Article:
It’s no secret that Americans have a hate-hate relationship with the federal government and for good reasons. In part, we don’t trust federal bureaucrats with the massive amounts of our hard-earned money they collect.

Senator Ted Cruz (R-TX) has proposed eliminating whole departments and government agencies. He  would boldlyreduce the size of government. According to new polling from Gallup, some 34 percent of Americans agree with proposals to abolish the IRS. Meanwhile, a weaker number (18 percent) would eliminate other federal departments, including Education, Energy, Commerce, and Housing and Urban Development.

However, a majority of Americans would not support this streamlining. Some 63 percent disagree with getting rid of the four major federal departments and more and 44 percent disagree with getting rid of the IRS.

Americans overall are more favorable towards reforming hiring as a way to control the size of government. One third (33 percent) support enacting a hiring freeze for all civilian jobs in the executive branch compared to 28 percent who disagree. Some 29 percent support requiring that before government hires one new employee, three government employees must leave. Still almost a third disagree, but 40 percent say they don’t know enough to have an opinion.

What we can deduce from findings that at least a third of Americans reflexively support any effort to reduce the size of government and another third don’t know, but possibly could be swayed?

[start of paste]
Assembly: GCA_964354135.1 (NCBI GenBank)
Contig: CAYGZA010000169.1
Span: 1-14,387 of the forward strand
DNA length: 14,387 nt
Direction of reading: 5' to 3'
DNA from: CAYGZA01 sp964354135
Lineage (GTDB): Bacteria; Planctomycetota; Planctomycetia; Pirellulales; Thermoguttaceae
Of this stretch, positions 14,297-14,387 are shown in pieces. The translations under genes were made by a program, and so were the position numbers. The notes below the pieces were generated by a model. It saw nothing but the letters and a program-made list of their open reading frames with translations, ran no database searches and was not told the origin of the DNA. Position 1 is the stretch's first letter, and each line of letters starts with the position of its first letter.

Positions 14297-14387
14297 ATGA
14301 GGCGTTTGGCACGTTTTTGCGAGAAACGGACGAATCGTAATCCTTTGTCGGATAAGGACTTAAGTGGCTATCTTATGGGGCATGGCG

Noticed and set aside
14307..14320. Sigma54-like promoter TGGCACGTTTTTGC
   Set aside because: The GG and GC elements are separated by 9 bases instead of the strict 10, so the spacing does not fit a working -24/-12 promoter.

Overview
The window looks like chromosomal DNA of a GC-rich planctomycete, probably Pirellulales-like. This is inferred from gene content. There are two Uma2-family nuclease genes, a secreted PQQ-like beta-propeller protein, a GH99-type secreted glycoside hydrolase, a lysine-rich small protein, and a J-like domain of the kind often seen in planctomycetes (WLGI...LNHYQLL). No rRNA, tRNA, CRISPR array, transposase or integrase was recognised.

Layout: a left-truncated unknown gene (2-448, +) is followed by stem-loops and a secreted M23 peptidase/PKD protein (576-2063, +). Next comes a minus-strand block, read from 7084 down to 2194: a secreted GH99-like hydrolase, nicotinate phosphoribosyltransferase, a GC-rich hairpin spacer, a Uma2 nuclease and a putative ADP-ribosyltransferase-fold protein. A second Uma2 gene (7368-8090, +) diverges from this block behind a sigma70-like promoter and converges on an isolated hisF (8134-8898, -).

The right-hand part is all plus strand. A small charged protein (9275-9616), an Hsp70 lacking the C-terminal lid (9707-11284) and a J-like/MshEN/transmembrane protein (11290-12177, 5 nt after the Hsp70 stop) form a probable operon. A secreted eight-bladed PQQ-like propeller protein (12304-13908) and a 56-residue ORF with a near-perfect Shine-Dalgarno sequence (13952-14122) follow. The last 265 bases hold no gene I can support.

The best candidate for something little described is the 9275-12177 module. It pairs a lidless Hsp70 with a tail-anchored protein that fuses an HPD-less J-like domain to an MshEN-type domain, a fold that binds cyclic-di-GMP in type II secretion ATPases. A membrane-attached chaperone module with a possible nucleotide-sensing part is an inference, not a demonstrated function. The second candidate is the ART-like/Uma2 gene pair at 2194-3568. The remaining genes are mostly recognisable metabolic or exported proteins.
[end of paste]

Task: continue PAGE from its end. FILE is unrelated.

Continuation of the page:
As Gallup explains, when you layer this new polling onto other measures of dissatisfaction with government, we understand why Americans want a smaller Washington:

When we last asked about the image of the federal government it came in at 25% positive and 54% negative, the worst of any business and industry sector measured. Plus, Americans say that the federal government wastes 51 cents of every dollar it spends. Plus, half of Americans say that the federal government poses an immediate threat to the rights and freedoms of the citizens of the country. Plus, six in 10 say the federal government has too much power.

… while Americans are down on government in general, they are not strongly in Cruz's philosophical camp when it comes to his conviction that the federal government should be severely limited in what it does. Our research, in fact, shows that only about a third of Americans favor limiting government to performing only basic functions, a third favor government being empowered to do all it can to fix problems and a third are in the middle between these two extremes. Thus, Cruz is simply fighting an apparent uphill battle — with the public taken as a whole — in his philosophical position that government must be scaled back.

The lesson here is that tactics matter. Taking an axe to entire federal agencies, while wildly satisfying to the third of us who want to see Washington agencies reduced quickly, won’t earn the support of a majority of Americans and could do more to hurt the legitimate movement of reducing the size and scope of government. 

Perhaps, the missing element is explaining how the private sector and civil society are able to do a more effect and efficient job than government in providing for the needs of Americans. There is and should be a minimum of help that federal government provides, but current levels of government far surpass what that should be.